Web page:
Millions of Africans were captured and held in forts like the whitewashed fortress of St. George’s Castle in Elmina, Ghana,along West Africa’s coast, to be sold, and if they made the voyage, live their lives as slaves in the Caribbean and Americas. Ghana’s coast bore witness to the largest forced migration of humans who suffered at the hands of slavery.
The history of slavery spans many cultures, nationalities, and religions from ancient times to the present day. Slavery was present in many African societies. African slaves were taken by other Africans as prisoners of war, or enslaved in payment for debt or as punishment for a crime. The enslaved people were not treated as chattel slaves instead, they were given certain rights in a system similar to indentured servitude elsewhere in the world.
The European-American demand for slaves created a market to enslave Africans. Many could have been sold into European-American slavery by rival tribes, or captured during communal conflicts, even kidnapped doing everyday chores. Captured Africans could face a long forced trek to the West coast of Africa or weeks in a dungeon, like the Elmina St. George’s Castle fortress, before a lengthy sea voyage packed in the hold of a European ship.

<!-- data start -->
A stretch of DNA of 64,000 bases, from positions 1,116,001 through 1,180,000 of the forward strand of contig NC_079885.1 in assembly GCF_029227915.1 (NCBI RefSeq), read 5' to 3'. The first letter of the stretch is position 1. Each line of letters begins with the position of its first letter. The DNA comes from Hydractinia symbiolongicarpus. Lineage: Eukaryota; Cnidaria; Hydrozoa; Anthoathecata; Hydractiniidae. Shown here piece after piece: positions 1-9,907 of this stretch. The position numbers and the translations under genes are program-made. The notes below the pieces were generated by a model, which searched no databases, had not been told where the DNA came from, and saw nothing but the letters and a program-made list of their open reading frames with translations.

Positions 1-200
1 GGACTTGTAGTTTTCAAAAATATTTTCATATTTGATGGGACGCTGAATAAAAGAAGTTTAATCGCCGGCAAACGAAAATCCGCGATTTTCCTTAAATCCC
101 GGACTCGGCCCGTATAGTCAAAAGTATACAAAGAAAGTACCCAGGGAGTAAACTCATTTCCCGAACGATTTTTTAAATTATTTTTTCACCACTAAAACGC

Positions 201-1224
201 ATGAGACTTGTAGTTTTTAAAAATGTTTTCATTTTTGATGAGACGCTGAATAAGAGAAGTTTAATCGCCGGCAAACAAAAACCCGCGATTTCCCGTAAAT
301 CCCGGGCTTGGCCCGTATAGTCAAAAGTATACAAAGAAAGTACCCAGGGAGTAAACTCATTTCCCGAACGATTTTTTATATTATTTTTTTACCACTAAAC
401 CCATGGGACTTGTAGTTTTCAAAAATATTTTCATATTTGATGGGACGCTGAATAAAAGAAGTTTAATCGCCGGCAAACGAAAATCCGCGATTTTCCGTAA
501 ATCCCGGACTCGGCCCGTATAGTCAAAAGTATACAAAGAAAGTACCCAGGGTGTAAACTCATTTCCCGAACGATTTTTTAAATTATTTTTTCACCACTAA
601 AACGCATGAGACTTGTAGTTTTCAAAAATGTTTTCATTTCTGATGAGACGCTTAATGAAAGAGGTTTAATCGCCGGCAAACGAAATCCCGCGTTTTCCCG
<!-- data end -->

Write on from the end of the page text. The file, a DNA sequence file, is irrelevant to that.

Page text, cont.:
The transatlantic slave trade began during the 15th century when Portugal, and subsequently other European kingdoms, were finally able to expand overseas and reach Africa. The Portuguese first began to kidnap people from the west coast of Africa and to take those they enslaved back to Europe.
The St. George’s Castle fortress, a UNESCO Heritage site, was built as a trading post by the Portuguese in 1482 and captured by the Dutch in 1637. It was expanded when slaves replaced gold as the major object of commerce with storerooms converted into dungeons.
Exploring the old quarter of the town of Elmina,considered the first European settlement in West Africa, along with knowledgeable guide through Elmina’s St. George’s Castle fortress, considered the oldest European constructed building in Africa, was how I spent my last full day in Ghana on my tour of West Africa with TransAfrica which I found through Undiscovered Destinations.
My West African Ancestry
The West African countries of Benin, Togo and Ghana hold my family’s ancestral roots so making the trek to these countries gave me an even greater sense of my ancestral legacy.Almost two years ago,I took the ancestry DNA test and the results show that my ethnicity estimates for Benin/Togo is the highest of my results at 28%. The next two highest, at 13% each, are Cameroon/Congo and France.Other African countries also appear on my DNA results summary including Ivory Coast/Ghana at 6%, Mali at 4%, Senegal at 2% and Eastern Africa (primarily Kenya and Uganda) at 1%. My mother’s ethnicity results are 27% Benin/Togo and my father’s was 25% Benin/Togo.Ghana also shows up for both of my parents with my mother at 7% and my father at 3%. I will never know my African ancestor who withstood the horrors of slavery so I could come to be but making the pilgrimage to the Elmina fortress and the Benin gates allowed me to pay homage and connect spiritually to my African heritage.